Security for costs and the PPSA – unlikely companions?

Laurus Group Pty Ltd (admin apptd) v Mitsui & Co. (Australia) Ltd (No 2) [2023] VSC 412


1.      Do funds paid into court as security for costs pursuant to a consent order give rise to a security interest pursuant to s 2(1) of the Personal Property Securities Act 2009 (Cth) (PPSA)? No, according to the Honourable Justice M Osborne in his recent decision in Laurus Group Pty Ltd (admin apptd) v Mitsui & Co. (Australia) Ltd (No 2) [2023] VSC 412 (the Reasons). However, it may be that other forms of security for costs do.


2.      Laurus commenced proceedings against Mitsui. Mitsui made a security for costs application — which was resolved by agreement between the parties – by which Laurus would pay security in the amount of $100,000 into Court. The Court made orders by consent reflecting that agreement.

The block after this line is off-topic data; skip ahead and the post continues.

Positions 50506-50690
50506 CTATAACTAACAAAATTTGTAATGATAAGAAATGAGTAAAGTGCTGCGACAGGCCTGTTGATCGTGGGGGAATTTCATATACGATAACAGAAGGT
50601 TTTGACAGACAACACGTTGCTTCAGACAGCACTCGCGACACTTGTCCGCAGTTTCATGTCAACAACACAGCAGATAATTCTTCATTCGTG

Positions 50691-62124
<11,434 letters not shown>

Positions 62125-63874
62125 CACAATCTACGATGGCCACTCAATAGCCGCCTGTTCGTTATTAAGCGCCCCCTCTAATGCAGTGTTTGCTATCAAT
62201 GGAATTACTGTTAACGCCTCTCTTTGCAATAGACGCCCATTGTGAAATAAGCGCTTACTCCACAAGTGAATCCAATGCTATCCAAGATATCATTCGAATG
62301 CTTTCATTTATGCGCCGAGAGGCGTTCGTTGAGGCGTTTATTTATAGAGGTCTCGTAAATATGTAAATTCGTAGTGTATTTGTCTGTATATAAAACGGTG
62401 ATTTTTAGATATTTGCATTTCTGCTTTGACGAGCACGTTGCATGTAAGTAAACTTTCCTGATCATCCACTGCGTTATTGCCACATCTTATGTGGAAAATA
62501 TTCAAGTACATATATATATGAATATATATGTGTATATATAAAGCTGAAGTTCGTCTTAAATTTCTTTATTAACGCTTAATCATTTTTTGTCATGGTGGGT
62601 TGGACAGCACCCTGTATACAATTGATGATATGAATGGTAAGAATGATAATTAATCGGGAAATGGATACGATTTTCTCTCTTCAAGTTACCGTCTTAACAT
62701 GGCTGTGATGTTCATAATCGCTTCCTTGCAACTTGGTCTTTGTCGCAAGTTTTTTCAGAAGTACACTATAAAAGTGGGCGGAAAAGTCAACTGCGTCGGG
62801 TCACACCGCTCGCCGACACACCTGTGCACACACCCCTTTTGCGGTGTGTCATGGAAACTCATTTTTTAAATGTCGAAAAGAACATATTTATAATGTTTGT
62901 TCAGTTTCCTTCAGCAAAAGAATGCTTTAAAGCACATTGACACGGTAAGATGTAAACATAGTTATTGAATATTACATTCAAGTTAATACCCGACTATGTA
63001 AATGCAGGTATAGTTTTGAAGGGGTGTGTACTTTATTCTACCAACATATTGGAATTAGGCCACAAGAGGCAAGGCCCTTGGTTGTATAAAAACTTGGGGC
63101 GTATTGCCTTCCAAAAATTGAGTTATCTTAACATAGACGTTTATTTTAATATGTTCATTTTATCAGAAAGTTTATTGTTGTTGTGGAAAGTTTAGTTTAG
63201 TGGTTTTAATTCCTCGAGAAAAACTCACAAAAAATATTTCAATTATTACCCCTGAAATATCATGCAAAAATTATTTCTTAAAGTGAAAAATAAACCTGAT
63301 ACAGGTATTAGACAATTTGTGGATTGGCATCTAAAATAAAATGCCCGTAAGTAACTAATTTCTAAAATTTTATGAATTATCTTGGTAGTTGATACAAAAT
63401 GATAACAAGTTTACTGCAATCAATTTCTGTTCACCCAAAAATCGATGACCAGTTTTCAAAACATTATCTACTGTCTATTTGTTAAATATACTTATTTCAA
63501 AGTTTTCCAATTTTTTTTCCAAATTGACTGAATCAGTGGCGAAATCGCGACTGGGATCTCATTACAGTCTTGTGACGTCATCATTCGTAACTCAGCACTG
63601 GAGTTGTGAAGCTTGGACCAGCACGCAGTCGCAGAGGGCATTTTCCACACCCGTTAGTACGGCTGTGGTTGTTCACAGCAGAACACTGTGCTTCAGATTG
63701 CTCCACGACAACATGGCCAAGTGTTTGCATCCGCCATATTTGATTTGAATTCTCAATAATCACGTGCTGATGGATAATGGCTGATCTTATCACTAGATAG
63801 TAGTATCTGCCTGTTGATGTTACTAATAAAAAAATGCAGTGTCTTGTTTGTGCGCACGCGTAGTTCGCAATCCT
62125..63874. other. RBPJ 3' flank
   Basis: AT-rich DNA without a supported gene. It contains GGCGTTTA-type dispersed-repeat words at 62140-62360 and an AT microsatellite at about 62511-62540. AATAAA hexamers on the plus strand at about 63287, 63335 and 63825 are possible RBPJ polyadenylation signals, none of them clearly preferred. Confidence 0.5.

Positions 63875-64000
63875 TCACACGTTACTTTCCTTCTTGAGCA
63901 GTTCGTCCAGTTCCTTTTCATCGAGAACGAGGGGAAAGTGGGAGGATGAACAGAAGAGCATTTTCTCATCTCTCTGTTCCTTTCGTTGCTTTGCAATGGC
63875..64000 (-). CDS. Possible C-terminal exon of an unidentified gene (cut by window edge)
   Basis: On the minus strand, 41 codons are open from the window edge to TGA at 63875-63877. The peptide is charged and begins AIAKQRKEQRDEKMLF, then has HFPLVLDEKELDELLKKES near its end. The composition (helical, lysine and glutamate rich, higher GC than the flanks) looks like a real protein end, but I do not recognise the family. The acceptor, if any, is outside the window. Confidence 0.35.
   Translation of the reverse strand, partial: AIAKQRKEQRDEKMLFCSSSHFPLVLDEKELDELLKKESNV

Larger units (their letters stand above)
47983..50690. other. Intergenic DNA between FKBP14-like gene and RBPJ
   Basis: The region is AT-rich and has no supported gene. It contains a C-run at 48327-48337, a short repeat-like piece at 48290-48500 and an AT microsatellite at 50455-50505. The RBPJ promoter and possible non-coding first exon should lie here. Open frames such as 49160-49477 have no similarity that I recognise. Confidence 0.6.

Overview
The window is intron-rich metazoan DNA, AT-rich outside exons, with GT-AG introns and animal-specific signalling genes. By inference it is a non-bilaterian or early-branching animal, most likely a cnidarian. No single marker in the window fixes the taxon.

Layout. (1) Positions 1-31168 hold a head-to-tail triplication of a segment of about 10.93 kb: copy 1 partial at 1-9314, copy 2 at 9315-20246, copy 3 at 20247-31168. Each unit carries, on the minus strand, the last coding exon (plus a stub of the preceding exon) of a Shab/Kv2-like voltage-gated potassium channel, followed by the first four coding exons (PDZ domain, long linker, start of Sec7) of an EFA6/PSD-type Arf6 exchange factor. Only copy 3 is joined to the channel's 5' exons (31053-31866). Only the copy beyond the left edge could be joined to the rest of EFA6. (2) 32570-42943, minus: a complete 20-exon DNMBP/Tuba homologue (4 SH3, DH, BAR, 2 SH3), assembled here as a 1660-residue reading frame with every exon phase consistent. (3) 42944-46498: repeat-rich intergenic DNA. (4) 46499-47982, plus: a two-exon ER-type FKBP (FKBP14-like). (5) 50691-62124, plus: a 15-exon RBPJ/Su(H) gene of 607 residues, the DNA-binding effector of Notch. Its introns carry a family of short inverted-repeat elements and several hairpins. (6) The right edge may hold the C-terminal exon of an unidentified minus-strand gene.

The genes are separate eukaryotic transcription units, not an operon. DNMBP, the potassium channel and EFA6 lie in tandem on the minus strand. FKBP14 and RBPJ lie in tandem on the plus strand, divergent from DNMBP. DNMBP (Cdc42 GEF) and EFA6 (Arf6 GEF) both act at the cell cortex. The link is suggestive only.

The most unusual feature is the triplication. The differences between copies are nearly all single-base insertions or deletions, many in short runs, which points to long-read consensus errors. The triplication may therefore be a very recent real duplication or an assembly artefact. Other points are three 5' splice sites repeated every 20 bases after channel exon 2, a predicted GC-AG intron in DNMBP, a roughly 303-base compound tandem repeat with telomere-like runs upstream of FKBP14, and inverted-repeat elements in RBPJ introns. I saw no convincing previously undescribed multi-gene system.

3.      Mitsui succeeded at trial and cost orders were made against Laurus. Laurus then entered voluntary administration. The administrator sought a declaration that the amount paid into Court as security for costs gave rise to a security interest for the purposes of the PPSA, which security interest had not been registered by Mitsui, and, hence, was an unperfected security interest as at the date of the appointment of the administrator. Therefore, the administrator argued, that interest vested in Laurus immediately before the appointment of the administrator by reason of s 267 of the PPSA, entitling the administrator to an order that the funds held in Court pursuant to the security for costs order be paid out.


4.      It was common ground that, whilst the funds paid into court remained the general property of Laurus, Mitsui had an equitable charge over them (see Dwight v Commissioner of Taxation (1992) 37 FCR 178).

5.      The inquiry was whether that equitable charge constituted a ‘Security interest’ within the meaning of s 12 of the PPSA. Section 12 provides that: